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Samira Bawumia Campaigns Against Suicide   
 
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22-May-2017  
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Samira Bawumia
 
 
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Samira Bawumia, wife of the Vice President, Dr Mahamudu Mawumia, has called for greater social support for families whose relatives have passed through suicide.

The second lady stated that losing a child through suicide is not only brutal but traumatic.

“I empathise with the mothers who go through such horrifying emotional stress as they see, hear and read of their children completing their suicide actions,” she said.

Speaking at the launch of the World Family Doctor Day on the theme: ‘Depression and Suicide- The Role of The Family Physician’, Mrs Bawumia urged Ghanaians to take up the charge in fighting depression and suicide.

“We must engage one another, we must be embracing of one another in times of need and joy, we must keep an eye on one another and draw attention on an unusual behaviour, we must help parents and families who go through this problem above all we must all stand side by side to prevent future occurrence of suicide,” she charged.

Touching on the important role family physicians play, the second lady mentioned that they manage to, a broader extent, not only individuals but also the family in its entirety.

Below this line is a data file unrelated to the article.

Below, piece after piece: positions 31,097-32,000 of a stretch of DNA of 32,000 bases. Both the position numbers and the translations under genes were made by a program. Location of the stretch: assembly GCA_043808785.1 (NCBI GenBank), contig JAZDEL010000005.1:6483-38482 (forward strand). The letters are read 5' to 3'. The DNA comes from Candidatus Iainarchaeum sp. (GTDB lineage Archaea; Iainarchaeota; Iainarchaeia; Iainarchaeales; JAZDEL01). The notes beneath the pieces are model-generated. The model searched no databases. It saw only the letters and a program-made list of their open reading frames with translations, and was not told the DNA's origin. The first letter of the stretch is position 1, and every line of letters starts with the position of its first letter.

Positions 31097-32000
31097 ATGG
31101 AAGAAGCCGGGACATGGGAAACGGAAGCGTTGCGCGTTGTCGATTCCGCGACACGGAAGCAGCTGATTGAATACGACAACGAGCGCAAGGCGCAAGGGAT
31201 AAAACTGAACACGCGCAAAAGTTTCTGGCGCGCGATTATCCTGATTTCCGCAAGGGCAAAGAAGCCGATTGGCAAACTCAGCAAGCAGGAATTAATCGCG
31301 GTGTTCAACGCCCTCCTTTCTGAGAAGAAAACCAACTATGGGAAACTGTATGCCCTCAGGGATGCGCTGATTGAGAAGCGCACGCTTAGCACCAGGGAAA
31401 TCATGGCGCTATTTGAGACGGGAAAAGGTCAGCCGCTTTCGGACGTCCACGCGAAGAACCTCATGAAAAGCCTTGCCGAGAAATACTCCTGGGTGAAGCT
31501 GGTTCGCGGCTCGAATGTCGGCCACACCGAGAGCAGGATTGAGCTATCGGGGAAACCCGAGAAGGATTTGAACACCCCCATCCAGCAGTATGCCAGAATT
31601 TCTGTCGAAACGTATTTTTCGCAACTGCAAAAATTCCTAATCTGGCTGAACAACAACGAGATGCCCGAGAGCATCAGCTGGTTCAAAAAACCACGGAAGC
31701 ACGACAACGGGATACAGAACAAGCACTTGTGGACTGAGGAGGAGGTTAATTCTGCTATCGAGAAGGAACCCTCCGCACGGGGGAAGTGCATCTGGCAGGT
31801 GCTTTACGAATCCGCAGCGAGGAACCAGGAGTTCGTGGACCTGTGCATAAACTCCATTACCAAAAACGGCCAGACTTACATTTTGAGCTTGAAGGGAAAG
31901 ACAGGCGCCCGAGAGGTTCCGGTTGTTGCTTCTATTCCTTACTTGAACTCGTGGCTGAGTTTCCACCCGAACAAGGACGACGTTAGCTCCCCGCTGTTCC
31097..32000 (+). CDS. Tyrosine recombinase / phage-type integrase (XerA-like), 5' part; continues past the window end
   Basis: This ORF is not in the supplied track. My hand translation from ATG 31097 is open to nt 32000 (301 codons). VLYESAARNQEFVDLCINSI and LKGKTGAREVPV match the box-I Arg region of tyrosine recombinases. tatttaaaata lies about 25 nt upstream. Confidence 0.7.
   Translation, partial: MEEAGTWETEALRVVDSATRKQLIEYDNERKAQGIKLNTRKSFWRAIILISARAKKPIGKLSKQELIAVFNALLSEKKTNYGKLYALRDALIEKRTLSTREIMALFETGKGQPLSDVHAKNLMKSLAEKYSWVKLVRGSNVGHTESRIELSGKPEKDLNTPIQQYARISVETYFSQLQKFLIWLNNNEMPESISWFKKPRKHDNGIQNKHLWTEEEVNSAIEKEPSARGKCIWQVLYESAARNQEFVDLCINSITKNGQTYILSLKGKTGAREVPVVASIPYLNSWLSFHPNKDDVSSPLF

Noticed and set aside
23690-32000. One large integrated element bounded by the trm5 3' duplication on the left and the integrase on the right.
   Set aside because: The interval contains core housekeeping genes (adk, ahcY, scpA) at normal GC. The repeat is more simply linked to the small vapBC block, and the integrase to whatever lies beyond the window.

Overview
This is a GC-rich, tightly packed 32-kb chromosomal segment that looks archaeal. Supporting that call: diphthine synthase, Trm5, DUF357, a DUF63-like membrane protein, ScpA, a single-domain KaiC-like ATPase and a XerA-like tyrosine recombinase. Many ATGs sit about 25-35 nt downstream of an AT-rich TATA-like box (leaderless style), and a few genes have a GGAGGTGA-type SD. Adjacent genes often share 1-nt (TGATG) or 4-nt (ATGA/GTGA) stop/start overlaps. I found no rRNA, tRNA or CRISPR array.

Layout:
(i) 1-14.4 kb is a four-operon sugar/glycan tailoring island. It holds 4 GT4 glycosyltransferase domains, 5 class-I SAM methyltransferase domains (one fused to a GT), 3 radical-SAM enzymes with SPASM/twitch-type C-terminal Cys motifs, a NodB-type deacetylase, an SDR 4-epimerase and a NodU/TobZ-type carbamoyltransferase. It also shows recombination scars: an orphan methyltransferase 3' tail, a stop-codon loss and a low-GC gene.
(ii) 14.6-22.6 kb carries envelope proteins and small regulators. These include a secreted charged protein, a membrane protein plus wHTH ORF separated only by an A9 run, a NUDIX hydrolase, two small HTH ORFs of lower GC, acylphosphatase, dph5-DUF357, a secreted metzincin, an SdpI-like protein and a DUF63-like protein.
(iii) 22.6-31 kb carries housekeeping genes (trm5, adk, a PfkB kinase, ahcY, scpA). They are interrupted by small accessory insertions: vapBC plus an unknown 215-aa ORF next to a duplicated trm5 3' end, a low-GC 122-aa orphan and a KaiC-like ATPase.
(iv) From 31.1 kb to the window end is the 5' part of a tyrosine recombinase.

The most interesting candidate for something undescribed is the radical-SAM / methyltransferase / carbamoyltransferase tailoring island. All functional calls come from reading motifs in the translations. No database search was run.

“It is my belief that if our healthcare delivery system is to improve and become much more impactful, then we need to train more family doctors as their impact transcends the individual to generation,” she added.

Dr Pinaman Appau, Director of Accra Psychiatric Hospital (APH), addressing the audience as the chairperson, disclosed that the World Health Organisation estimates about 800,000 global deaths due to suicide annually.

“That is one death per 40 seconds, which is more than deaths due to malaria, breast cancer, etc,” she explained.

Again, Dr Pinaman Appau stressed the critical role family physicians play in recognising clients in distress and intervene before they feel so trapped and hopeless.

“It has been said over and over again that for any individual who commits suicide, it is a call for help that was not heeded to… the irony is that healthcare professionals are most likely encounter these people during the time they contemplate whether to live or to not,” she said.

The APH director explained that the situation puts family physicians in a pole position to identify various mental health conditions in the numerous clients they see.

Dr Gordon Amoh, a family physician, stated that the launch of the celebration is not going to be a one off thing as plans are in place to sustain education campaign throughout the year to increase awareness of depression as a major risk factor for suicide.

He, however, called for a comprehensive approach involving all sectors and levels of society in the identification and management of patients with depression and suicide ideation.

“I cannot stress enough on the call for government to liaise with the mental health authority and the National Health Insurance Scheme (NHIS) for speedy integration of medication for mental illness onto the National Health Insurance Scheme,” he added.
 
 
Source: Daily Guide
 
 

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